2013 Volume 229 Issue 1 Pages 67-73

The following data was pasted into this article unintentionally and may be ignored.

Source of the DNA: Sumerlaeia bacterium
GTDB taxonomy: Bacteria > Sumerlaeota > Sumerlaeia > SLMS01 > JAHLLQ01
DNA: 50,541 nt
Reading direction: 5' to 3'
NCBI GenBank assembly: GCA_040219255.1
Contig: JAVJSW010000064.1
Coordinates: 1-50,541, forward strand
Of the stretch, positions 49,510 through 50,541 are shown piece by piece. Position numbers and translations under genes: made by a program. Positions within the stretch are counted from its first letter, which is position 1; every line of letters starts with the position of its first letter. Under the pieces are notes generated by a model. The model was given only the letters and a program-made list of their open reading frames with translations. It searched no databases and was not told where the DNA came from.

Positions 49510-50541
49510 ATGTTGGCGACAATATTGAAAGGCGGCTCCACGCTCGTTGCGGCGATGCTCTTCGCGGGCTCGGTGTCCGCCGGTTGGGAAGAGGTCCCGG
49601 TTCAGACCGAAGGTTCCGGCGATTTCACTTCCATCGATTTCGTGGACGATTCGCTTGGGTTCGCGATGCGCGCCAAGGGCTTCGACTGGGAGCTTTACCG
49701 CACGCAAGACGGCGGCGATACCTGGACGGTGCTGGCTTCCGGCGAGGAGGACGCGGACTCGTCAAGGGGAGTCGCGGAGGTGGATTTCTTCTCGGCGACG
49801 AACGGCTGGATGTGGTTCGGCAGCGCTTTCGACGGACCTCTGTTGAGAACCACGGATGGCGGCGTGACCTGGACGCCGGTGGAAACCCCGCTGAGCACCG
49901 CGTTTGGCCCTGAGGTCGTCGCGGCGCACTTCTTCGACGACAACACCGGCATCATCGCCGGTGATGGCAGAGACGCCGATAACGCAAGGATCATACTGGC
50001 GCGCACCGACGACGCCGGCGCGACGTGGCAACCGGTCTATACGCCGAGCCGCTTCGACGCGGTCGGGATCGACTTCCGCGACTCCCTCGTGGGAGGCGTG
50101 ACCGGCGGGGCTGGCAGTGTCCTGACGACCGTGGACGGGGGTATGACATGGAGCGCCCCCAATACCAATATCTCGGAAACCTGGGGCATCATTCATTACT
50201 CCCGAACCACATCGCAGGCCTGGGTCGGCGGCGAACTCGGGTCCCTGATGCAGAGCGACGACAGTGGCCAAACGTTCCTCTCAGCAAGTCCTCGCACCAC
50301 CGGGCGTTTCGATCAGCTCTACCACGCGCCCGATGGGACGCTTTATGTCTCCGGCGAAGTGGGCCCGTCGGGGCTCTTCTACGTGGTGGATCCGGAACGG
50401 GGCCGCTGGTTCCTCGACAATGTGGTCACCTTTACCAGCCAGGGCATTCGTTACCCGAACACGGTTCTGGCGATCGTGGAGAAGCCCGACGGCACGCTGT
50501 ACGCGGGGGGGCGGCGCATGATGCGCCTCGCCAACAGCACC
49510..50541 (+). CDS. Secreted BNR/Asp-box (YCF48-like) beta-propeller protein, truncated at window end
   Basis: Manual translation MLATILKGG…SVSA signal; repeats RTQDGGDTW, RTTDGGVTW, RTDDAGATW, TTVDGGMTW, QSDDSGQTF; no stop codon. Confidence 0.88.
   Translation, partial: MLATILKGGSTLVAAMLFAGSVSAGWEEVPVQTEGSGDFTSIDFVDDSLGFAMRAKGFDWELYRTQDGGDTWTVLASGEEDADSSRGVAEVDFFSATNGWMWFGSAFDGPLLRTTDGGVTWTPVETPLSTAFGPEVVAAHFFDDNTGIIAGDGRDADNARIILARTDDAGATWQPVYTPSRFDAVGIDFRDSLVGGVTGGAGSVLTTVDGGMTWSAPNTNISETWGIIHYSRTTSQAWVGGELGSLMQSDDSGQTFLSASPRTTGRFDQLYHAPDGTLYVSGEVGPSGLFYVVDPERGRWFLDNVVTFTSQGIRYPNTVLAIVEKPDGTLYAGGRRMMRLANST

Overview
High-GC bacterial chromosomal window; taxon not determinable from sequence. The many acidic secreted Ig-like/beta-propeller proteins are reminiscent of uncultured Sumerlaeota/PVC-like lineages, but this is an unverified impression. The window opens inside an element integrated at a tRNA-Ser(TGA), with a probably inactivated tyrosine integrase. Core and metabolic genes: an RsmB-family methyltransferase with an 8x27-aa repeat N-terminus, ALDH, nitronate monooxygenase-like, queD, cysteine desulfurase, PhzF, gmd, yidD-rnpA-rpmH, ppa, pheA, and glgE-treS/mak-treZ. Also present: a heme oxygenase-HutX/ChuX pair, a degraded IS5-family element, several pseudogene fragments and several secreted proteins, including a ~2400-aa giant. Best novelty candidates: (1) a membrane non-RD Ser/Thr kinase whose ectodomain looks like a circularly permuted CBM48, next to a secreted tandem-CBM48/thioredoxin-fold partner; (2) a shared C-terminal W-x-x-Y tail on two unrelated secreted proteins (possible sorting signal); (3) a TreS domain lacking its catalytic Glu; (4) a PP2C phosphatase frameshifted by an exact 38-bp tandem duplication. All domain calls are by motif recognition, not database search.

Rhythmical contraction of the heart is controlled by the cardiac conduction system (CCS) that consists of the three main parts: the sino-atrial node, the atrioventricular node and the His-Purkinje system. A heartbeat signal, originated from CCS, spreads through its branches to the different parts of the heart, initiating depolarization of the ventricles. However, this highly important system could not be distinguished visually from the surrounding heart tissues: myocardium (MC) and connective tissue (CT). Thus, during surgical procedures, CCS could be easily damaged; namely, the reliable method for identification of CCS either in vivo or ex vivo does not exist. Accordingly, there is a definite need for developing a CCS imaging method. Reflection confocal microscopy (RCM) offers non-destructive imaging of the tissue at depths of up to 0.35 mm with the capability of identification of a single cell. During the visualization procedure, a given tissue is illuminated with infrared laser light and the image is obtained because of different reflections from the tissue structures. However, the reflective structures in the heart tissues are still not identified. In the present study, for the first time we investigated cardiac tissues by RCM. The resolution of the method allowed us to distinguish MC cells and CCS cells. The method also allowed us to distinguish the network-like structures that are main components of CT. The ability to visualize different tissue components indicates a great potential for RCM to be used in non-destructive cardiac investigations and for imaging CCS.